|Category 4 major hurricane (SSHWS/NWS)|
|Formed||September 1, 2008|
|Dissipated||September 14, 2008|
|Highest winds||1-minute sustained: 145 mph (230 km/h) |
|Lowest pressure||935 mbar (hPa); 27.61 inHg|
|Damage||$38 billion (2008 USD)|
|Areas affected||Turks and Caicos, Bahamas, Haiti, Dominican Republic, Cuba, Florida Keys, Mississippi, Louisiana, Texas, Mississippi Valley, Ohio Valley, Great Lakes region, eastern Canada|
|Part of the 2008 Atlantic hurricane season|
Hurricane Ike was one of the most damaging tropical cyclones in United States history, having caused about $38 billion dollars in damage. It was the sixth-costliest Atlantic hurricane in U.S. history. Hurricane Ike was the ninth named storm, fifth hurricane, third major hurricane and the most-intense hurricane of 2008 in terms of pressure. Ike may have caused up to 195 deaths. Most deaths happened in Haiti and the U.S. together. Haiti was still recovering from Tropical Storm Fay, Hurricane Gustav, and Hurricane Hanna.
Storm history[change | change source]
The storm that eventually became Hurricane Ike started near the west coast of Africa on August 28. The storm grew quickly as it moved to the west-northwest. On September 1, the storm formed into Tropical Depression Nine when the storm was over the central Atlantic Ocean. Later that day Tropical Depression Nine became Tropical Storm Ike.
After the storm[change | change source]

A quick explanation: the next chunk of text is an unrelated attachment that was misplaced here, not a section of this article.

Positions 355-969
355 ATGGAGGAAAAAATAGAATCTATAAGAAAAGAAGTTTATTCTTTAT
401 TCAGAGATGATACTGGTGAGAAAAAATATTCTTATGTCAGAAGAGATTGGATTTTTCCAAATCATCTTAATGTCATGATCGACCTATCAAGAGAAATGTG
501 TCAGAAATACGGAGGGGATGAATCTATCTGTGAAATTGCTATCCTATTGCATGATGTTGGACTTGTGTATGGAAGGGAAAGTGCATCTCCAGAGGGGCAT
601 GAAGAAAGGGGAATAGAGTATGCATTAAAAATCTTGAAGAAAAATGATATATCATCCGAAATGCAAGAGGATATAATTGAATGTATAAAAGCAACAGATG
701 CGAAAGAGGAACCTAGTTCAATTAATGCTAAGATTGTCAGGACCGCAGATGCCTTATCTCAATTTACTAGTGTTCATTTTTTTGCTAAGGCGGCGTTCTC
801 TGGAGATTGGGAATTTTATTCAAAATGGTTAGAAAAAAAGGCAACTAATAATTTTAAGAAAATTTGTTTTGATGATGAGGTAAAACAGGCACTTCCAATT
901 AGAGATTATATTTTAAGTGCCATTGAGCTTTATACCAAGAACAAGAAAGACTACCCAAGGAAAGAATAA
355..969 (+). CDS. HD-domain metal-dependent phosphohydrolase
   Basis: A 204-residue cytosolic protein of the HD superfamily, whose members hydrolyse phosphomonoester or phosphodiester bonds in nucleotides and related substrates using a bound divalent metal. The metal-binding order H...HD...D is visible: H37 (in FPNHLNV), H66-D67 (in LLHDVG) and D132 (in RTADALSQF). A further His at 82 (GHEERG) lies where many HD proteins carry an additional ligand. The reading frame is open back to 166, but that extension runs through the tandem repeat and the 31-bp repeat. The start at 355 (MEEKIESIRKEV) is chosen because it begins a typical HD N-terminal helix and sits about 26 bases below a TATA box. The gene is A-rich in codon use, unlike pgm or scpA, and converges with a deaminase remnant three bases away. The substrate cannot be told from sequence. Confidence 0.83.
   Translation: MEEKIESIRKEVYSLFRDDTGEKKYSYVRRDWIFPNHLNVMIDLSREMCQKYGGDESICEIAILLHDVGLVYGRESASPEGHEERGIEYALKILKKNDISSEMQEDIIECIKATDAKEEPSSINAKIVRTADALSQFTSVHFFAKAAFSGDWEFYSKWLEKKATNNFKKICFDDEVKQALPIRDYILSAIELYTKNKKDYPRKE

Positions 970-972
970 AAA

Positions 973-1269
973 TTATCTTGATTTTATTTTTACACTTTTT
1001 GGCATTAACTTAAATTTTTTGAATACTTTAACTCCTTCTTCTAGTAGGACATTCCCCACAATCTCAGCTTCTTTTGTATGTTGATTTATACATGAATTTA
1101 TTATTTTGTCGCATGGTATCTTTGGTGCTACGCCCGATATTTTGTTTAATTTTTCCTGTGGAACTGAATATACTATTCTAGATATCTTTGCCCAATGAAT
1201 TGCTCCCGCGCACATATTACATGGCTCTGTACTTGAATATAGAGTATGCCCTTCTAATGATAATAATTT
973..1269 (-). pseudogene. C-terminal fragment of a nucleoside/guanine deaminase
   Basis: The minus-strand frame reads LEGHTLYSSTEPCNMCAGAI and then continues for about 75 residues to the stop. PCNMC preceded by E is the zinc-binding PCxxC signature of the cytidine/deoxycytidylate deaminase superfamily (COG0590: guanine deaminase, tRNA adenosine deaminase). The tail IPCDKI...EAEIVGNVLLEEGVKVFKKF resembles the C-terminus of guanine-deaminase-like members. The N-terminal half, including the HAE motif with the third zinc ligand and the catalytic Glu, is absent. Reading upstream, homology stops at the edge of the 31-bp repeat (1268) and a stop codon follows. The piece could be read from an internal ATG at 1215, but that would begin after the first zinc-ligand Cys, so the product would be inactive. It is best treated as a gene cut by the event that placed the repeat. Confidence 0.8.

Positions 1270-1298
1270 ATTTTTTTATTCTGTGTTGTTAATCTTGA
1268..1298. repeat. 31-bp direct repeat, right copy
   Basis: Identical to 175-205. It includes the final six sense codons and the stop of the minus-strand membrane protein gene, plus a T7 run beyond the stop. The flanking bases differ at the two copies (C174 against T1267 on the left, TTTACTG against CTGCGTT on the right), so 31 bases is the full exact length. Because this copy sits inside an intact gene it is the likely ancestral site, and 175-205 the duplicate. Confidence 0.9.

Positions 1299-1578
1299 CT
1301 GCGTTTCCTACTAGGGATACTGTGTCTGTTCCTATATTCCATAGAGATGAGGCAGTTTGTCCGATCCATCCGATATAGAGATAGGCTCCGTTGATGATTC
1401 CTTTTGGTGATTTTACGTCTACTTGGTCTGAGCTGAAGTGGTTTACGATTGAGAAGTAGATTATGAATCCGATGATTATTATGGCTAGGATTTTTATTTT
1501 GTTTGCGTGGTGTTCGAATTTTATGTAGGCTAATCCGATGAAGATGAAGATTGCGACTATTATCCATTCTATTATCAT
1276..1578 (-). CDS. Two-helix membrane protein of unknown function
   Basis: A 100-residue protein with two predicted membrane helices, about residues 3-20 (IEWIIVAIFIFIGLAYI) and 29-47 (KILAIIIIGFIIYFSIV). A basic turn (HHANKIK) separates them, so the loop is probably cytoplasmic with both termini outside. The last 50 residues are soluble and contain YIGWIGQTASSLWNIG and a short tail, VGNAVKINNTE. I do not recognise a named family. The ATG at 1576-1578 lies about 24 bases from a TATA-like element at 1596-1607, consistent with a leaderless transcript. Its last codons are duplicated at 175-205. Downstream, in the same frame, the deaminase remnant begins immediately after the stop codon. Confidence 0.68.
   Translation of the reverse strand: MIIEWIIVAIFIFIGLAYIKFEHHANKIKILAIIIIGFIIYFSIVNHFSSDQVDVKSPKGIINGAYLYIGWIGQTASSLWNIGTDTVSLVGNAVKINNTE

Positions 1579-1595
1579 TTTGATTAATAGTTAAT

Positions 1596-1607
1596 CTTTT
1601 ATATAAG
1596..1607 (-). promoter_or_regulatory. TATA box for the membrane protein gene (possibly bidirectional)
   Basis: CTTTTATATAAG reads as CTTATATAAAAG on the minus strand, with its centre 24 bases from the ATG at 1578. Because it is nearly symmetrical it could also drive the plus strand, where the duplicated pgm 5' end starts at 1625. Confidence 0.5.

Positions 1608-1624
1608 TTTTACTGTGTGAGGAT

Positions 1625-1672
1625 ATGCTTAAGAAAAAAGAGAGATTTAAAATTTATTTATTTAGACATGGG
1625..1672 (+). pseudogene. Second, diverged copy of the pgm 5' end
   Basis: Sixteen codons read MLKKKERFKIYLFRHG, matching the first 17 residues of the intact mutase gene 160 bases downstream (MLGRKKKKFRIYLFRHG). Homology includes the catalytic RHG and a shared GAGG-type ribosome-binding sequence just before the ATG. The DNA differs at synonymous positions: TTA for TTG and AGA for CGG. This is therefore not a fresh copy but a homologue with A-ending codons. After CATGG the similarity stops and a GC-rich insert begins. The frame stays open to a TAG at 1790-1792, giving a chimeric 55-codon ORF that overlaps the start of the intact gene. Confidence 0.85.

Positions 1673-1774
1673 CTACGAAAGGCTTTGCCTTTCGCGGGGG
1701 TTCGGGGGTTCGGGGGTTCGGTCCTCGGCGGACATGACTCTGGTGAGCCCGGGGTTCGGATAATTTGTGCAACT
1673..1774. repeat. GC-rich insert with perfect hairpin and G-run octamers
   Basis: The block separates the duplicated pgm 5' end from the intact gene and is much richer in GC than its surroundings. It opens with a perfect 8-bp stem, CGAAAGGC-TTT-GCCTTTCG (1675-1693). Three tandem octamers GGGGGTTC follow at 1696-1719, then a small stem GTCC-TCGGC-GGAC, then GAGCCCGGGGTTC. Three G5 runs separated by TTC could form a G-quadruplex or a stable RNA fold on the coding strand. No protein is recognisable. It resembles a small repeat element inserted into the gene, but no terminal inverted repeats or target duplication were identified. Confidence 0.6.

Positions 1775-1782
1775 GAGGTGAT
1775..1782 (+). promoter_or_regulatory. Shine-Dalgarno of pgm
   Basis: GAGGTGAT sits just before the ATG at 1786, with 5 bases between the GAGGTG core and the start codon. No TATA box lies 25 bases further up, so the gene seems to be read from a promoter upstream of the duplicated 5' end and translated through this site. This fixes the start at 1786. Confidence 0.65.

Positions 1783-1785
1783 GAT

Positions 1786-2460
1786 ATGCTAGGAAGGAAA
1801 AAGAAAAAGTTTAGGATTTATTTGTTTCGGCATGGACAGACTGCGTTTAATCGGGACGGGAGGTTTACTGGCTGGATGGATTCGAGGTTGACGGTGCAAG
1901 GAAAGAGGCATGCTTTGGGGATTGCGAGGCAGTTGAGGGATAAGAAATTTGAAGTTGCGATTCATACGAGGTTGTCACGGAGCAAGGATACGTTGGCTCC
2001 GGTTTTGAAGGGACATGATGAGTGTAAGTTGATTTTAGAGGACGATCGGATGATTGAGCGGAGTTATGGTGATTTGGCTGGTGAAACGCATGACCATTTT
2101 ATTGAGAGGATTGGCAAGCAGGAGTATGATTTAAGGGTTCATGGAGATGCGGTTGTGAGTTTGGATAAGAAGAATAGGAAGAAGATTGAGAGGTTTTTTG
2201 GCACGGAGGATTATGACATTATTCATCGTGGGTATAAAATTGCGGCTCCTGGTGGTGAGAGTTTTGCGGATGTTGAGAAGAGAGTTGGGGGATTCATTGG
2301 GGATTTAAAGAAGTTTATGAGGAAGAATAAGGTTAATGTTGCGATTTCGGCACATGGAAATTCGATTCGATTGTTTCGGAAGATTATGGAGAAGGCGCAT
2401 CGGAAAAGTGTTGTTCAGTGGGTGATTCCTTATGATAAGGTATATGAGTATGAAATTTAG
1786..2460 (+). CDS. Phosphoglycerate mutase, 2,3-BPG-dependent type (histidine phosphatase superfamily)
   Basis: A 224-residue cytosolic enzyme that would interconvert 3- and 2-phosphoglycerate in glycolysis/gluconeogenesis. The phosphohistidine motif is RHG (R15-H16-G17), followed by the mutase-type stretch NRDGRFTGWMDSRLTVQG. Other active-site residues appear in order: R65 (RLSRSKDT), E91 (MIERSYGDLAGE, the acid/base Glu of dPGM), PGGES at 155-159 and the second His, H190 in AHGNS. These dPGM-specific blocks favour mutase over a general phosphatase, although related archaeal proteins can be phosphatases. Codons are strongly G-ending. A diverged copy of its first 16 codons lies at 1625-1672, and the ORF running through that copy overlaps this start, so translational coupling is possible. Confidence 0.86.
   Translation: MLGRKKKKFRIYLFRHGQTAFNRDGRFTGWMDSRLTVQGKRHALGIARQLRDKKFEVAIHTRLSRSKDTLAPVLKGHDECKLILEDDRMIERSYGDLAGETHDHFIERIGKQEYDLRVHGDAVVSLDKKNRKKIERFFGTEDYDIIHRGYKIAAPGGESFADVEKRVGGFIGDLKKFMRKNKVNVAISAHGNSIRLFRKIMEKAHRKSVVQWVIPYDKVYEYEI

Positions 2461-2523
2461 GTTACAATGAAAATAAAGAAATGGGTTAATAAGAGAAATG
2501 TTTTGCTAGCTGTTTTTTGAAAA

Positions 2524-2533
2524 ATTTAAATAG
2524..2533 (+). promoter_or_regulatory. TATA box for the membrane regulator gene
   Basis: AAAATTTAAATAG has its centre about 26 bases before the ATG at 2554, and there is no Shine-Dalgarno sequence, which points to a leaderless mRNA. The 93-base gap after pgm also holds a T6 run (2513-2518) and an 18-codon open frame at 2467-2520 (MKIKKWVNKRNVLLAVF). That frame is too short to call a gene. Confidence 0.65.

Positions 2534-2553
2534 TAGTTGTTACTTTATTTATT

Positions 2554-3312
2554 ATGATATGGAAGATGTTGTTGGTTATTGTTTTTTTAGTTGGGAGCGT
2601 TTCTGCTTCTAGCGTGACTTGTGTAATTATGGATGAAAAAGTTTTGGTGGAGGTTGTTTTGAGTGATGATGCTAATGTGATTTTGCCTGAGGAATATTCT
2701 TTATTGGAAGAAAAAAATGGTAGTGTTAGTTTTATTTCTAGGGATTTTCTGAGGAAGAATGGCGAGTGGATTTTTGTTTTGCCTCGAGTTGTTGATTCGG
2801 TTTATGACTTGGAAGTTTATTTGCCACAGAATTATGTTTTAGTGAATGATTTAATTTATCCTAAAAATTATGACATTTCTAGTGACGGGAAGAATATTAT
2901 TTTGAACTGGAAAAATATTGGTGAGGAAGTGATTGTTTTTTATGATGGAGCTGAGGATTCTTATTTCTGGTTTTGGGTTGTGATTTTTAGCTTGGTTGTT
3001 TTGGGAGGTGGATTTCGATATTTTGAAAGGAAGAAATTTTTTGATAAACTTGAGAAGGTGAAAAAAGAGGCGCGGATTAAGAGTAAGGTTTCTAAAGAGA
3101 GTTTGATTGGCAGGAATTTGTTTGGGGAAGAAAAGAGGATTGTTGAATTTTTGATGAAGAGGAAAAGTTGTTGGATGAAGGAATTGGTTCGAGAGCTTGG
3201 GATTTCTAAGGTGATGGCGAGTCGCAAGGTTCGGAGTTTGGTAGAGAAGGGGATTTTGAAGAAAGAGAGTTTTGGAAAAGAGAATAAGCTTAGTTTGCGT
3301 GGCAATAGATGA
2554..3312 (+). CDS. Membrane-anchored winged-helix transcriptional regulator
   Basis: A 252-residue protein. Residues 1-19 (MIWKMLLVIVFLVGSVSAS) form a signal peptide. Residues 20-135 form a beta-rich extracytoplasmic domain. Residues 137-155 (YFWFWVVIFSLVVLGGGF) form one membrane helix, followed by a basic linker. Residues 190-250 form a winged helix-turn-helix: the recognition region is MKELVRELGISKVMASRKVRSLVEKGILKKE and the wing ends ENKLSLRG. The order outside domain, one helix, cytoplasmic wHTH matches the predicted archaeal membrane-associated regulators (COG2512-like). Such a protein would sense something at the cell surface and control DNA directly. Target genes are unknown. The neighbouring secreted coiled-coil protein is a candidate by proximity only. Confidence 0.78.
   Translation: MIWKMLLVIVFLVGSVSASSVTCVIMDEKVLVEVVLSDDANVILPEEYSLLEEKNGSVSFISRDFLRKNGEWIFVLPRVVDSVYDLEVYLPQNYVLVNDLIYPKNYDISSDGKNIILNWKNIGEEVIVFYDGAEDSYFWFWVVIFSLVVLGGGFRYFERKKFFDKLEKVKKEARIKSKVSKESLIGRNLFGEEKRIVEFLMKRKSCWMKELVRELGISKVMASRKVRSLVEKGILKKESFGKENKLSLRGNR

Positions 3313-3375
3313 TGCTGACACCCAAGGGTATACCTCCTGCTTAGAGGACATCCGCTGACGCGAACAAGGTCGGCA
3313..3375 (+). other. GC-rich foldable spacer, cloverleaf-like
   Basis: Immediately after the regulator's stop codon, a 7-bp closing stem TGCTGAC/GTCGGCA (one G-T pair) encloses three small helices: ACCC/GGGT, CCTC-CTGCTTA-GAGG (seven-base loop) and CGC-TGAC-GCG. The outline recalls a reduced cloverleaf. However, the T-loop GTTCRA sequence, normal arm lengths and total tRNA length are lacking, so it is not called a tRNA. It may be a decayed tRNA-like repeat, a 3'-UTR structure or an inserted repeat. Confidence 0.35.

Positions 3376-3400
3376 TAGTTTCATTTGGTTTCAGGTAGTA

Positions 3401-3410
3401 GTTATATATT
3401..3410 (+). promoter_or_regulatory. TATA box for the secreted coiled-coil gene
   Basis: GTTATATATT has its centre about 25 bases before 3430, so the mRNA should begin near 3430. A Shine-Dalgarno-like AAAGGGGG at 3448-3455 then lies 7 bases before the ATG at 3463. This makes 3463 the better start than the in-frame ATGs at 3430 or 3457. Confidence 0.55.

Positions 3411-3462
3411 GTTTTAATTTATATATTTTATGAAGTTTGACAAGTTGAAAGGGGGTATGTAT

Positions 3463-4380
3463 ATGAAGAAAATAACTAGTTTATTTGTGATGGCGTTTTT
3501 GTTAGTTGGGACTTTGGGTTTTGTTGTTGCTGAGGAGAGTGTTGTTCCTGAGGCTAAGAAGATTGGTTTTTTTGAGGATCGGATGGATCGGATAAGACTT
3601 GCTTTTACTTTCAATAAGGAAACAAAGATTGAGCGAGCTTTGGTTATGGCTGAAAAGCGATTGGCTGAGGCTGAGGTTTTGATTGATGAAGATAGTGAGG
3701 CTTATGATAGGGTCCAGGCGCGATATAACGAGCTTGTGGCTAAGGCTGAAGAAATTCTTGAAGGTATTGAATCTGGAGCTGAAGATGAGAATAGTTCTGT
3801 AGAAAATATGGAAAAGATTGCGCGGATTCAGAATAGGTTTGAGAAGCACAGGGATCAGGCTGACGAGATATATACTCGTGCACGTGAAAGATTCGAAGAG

|2 (1)||Harvey||2017||$125 billion|
|Source: National Hurricane Center[nb 1]|
In spring 2009, the name "Ike" was retired due to severe damage it caused, particularly in Texas. It was replaced by "Isaias" for the 2014 season.
Notes and references[change | change source]
Notes[change | change source]
- All damage figures are in USD amounts of their respective year.
References[change | change source]
- Robbie Berg (January 23, 2009). "Hurricane Ike Tropical Cyclone Report" (PDF). National Hurricane Center. Retrieved May 27, 2009.
- Blake, Eric S; Landsea, Christopher W; Gibney, Ethan J; National Climatic Data Center; National Hurricane Center (August 10, 2011). The deadliest, costliest and most intense United States tropical cyclones from 1851 to 2010 (and other frequently requested hurricane facts) (PDF) (NOAA Technical Memorandum NWS NHC-6). National Oceanic and Atmospheric Administration. p. 47. Retrieved August 10, 2011.
- Blake, Eric S; Kimberlain, Todd B; Berg, Robert J; Cangialosi, John P; Beven II, John L; National Hurricane Center (February 12, 2013). Hurricane Sandy: October 22 – 29, 2012 (PDF) (Tropical Cyclone Report). United States National Oceanic and Atmospheric Administration's National Weather Service. Archived from the original on February 17, 2013. Retrieved February 17, 2013. Cite uses deprecated parameter
- Hurricane/Post-Tropical Cyclone Sandy, October 22–29, 2012 (PDF) (Service Assessment). United States National Oceanic and Atmospheric Administration's National Weather Service. May 2013. p. 10. Archived from the original on June 2, 2013. Retrieved June 2, 2013. Cite uses deprecated parameter